For many fans, the solution to this problem was to limit the role that Morrow had on the team. It's a brutal stance to take but when the Stars are in the middle of a fight for the playoffs, watching the captain of the team struggle and take bad penalties was extremely tough for those of us that love the team so dearly, especially Morrow. Yet there's also the season and the team to consider and when it became clear that Morrow still wasn't healthy, limiting his minutes seemed to be the only honest solution.
Last week, after the Vancouver loss, there was debate as to whether we should write an article that discussed what should be done in regards to this situation. It's a tough spot for the team, the coach and the players as anytime the captain is struggling so mightily how the situation is handled can have a significant impact on the locker room. There was some thought that the Stars wouldn't take the risk of moving Morrow down and upsetting the balance between the team and the captain.
Fortunately, coach Glen Gulutzan was smart enough to approach Brenden Morrow about a change.
"Brenden has to do a lot to get himself game ready, and probably the right thing to do is scale his minutes back,'' Gulutzan said. "I talked to our captain a couple of days ago, and he agreed, and that's why he's our captain. What a professional guy to deal with. I think 10-12 minutes while he's getting fully healthy is probably the right message.''
The change immediately had an impact on the team, with Jamie Benn scoring two goals and the Stars hanging on for a 4-1 win over the Calgary Flames. Morrow, playing just over ten minutes between the third and fourth lines, played just as hard as ever and it could be argued that he was much more effective in this new role -- something the Stars truly need on the lower lines if they have hopes of making it to the postseason.
To his credit, Morrow took the change with class. Too many times leaders on teams in every sport take exception to the notion that they deserve a reduced role with the team they've been with for so long, causing issues in the locker room and creating even more frustration among the fans. Instead, Morrow played just as hard as he ever had -- if not harder -- and was on the ice in the final minutes of a close game.
"We won, and that's the most important thing,'' Morrow said. "It's a little bit difficult, but I know what he's trying to do. I know he wants to get ice time for Bennie and still keep everyone involved and improve the scoring, and he has some tough choices to make. ''
The question now becomes what will happen this summer with the Stars captain. It's obvious that Morrow needs surgery to get healthy again, something that has been avoided for the past few years as this problem steadily grew worse. At his age and the amount of miles he has at the NHL level, it's tough to know if even a successful surgery is enough to get him back to where he used to be.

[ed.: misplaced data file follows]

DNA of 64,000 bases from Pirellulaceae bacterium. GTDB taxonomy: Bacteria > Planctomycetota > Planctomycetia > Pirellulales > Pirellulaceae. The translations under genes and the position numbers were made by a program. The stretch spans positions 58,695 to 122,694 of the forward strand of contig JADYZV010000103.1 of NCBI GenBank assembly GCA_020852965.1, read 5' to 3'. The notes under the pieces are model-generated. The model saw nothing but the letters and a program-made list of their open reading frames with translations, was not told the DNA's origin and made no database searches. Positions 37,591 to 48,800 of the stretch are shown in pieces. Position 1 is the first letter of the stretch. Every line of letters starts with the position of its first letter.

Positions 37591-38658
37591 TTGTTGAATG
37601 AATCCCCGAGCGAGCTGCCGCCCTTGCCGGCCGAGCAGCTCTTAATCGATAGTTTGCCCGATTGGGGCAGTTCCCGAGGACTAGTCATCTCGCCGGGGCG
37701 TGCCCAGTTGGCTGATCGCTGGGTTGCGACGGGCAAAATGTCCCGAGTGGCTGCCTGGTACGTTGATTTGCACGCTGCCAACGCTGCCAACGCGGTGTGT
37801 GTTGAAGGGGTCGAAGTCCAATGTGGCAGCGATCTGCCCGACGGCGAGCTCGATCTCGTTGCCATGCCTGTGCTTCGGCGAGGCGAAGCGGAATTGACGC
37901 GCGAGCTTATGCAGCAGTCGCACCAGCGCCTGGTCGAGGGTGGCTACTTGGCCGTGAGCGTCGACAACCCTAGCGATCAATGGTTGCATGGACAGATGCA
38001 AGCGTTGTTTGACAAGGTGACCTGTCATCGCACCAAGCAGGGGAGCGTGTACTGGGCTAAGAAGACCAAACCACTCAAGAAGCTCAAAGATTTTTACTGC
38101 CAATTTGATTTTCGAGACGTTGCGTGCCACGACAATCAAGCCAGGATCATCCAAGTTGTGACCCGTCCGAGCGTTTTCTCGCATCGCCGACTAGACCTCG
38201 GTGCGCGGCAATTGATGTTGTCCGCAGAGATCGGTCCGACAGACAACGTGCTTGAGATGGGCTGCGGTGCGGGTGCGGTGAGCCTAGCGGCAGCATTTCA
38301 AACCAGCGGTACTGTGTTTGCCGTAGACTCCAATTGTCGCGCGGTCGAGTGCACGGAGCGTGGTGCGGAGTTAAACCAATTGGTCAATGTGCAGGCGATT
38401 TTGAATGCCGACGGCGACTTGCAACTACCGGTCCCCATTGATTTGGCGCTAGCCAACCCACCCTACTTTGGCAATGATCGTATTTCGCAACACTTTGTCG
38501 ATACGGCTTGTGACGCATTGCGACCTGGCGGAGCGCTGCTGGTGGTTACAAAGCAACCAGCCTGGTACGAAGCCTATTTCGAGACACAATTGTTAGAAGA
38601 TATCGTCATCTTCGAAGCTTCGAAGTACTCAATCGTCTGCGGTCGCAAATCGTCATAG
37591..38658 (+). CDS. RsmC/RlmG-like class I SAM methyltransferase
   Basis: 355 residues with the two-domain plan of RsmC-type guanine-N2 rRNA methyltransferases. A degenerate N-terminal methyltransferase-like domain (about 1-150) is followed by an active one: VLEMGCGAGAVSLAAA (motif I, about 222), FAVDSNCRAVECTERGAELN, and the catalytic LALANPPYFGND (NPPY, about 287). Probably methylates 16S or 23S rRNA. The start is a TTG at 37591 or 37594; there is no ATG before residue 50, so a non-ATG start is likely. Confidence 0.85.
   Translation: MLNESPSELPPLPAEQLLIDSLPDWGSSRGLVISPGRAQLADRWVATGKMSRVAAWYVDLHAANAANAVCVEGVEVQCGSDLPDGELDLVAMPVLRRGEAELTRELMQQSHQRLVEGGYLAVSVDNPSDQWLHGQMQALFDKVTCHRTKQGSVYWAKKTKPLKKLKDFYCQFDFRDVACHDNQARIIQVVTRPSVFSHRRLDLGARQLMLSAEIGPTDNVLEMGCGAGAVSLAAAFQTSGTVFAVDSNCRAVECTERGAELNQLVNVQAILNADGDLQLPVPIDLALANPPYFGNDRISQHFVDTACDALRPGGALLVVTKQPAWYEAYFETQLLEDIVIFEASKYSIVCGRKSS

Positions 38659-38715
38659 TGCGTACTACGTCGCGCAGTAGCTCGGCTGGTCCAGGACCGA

The Stars are entering a period where young players will be pushing for playing time and Morrow will eventually become a victim of this youth movement. What is encouraging, however, is the notion that if healthy he could help form a formidable third line along with Steve Ott and another veteran player. Morrow may not be the offensive player he once was but his ability and willingness to play hard, physical hockey is something that any team needs on a legitimate third line.
No matter what, it's important to remember that this is a player who has been willing to sacrifice his body and healthy for 13 years for the Dallas Stars -- something that is now having a profound impact on his well being. Even though he's not 100%, he's still fighting to stay on the ice and contribute in any way possible. Too many times fans are quick to turn on a player when their level of play starts to fall off from where it once was and in Morrow's case, the frustration and anger from fans has been louder than ever.
We must not forget the class such a player has always shown with this organization and what he's helped do for hockey in Dallas. His best years might be behind him but his dedication and willingness to do whatever it takes to win is something that sets the example for the rest of the team and is something the Stars desperately need during this playoff run.
Morrow is still man enough to know that he's not as good as he could be right now and took the "demotion" with class and style, highlighted by an empty-net goal in the game against the Flames. Fans may become frustrated at times but should never lose respect for a player like that -- no matter how much his production may drop off.
It takes a lot of guts for a team to ask their captain and longest-tenured player to take step back and accept a diminished role with the team. It takes even more class and guts for that player to accept it, to know that this is what is best for his team and to not allow his ego to get in the way of the goal his team is trying to reach. Too many times egos in sports get in the way of what is good for their team and in this case, Brenden Morrow showed just what sort of man and hockey player he really is.
As if we ever doubted it.